Ancient Society Ruled by Women: Tomb in Peru Confirms It
The discovery of another tomb belonging to a Moche—or Mochia—priestess in Peru confirms that powerful women ruled the region 1,200 years ago, reported the Agence France-Presse.
Her remains were found in late July in an area called La Libertad in Peru’s northern Chepan province.
“This find makes it clear that women didn’t just run rituals in this area but governed here and were queens of Mochica society,” project director Luis Jaime Castillo told AFP.
“It is the eighth priestess to be discovered,” he added. “Our excavations have only turned up tombs with women, never men.”
Researchers have been puzzled by Moche society for years considering no written record was left. What they did leave was bizarre pyramids dotting the landscape of Peru and pottery depicting brutal ritualized battles in which the loser was sacrificed.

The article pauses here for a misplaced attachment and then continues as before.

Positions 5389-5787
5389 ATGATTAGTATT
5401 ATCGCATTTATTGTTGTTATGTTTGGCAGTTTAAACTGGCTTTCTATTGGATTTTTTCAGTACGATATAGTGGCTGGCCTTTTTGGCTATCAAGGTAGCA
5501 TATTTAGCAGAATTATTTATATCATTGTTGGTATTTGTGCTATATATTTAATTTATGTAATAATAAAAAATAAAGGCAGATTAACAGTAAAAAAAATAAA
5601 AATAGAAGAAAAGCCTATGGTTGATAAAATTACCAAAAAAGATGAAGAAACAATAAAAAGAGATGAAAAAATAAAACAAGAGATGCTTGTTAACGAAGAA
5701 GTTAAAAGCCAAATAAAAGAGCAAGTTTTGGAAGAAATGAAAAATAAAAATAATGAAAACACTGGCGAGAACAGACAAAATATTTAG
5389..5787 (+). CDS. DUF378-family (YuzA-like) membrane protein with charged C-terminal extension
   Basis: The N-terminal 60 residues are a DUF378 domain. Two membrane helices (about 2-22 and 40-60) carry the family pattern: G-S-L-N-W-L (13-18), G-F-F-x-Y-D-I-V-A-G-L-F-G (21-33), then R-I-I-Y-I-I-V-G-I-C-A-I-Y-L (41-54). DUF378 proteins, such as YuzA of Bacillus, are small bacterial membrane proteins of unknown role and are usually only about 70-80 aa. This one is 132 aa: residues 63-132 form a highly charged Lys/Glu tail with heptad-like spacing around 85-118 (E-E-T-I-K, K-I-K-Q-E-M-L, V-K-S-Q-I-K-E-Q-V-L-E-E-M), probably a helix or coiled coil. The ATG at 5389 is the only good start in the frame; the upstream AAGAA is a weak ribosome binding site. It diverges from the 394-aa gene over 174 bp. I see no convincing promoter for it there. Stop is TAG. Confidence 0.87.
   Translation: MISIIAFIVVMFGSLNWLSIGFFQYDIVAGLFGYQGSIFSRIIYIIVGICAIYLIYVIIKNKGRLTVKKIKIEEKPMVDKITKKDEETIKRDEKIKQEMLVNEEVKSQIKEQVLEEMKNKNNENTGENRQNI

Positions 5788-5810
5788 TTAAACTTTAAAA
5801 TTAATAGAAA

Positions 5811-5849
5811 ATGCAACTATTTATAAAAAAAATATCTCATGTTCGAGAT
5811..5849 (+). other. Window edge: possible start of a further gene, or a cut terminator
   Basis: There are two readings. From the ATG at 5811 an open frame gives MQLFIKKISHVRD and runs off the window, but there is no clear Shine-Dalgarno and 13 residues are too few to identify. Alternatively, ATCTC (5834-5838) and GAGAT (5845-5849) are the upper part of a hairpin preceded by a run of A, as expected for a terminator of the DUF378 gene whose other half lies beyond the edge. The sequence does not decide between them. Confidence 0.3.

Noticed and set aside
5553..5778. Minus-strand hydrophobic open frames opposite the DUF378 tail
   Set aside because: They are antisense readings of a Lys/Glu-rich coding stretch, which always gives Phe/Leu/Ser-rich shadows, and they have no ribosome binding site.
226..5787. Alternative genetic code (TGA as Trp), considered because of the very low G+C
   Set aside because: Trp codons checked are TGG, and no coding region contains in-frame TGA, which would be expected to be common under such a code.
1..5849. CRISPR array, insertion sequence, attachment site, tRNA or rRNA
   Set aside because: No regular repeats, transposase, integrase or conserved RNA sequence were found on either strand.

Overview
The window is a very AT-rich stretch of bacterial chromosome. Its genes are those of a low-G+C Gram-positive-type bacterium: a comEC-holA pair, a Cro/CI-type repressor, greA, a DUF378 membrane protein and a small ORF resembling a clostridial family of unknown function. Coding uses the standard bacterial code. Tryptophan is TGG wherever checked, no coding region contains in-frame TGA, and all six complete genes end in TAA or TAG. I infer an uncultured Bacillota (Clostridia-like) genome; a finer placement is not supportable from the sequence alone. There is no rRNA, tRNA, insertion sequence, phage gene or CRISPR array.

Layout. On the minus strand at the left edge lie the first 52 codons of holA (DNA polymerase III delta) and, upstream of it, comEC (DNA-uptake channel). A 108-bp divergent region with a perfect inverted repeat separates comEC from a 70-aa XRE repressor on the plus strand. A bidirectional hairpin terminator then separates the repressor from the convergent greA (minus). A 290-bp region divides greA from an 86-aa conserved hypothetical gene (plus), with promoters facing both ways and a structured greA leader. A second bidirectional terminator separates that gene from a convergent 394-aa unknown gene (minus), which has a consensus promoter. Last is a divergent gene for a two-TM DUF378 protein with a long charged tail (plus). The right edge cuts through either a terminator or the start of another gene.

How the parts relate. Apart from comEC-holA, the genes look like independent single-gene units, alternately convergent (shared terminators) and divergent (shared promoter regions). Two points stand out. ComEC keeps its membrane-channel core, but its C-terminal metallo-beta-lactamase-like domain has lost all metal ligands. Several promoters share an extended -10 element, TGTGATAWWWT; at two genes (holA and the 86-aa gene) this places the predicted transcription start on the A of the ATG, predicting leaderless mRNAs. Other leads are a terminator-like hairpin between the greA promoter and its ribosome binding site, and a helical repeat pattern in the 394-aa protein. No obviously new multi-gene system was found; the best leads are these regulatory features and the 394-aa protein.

“But as the archaeologists studied them [pottery] more closely they realised they weren’t ordinary battles; all the soldiers were dressed alike, the same images were repeated time and again. When the battle was won, the vanquished were ritually sacrificed; their throats cut, the blood drained into a cup and the cup drunk by a God-like deity. It was, the archaeologists slowly realised, a story not of war but ritual combat followed by human sacrifice,” says a show on the BBC called “The Lost Civilisation of Peru.”
In 2006, the famous “Lady of Cao” was discovered. She died about 1,700 years ago and was one of the first female rulers in Peru.
The most recent found tomb was decorated with pictured painted in red and yellow and had ceramic offerings, hidden in niches along the side.
“The burial chamber of the priestess is ‘L’-shaped and made of clay, covered with copper plates in the form of waves and sea birds,” Castillo told the AFP.
And she was not buried alone.
“Accompanying the priestess are bodies of five children, two of them babies, and two adults, all of whom were sacrificed,” Castillo said, noting there were two feathers atop the coffin.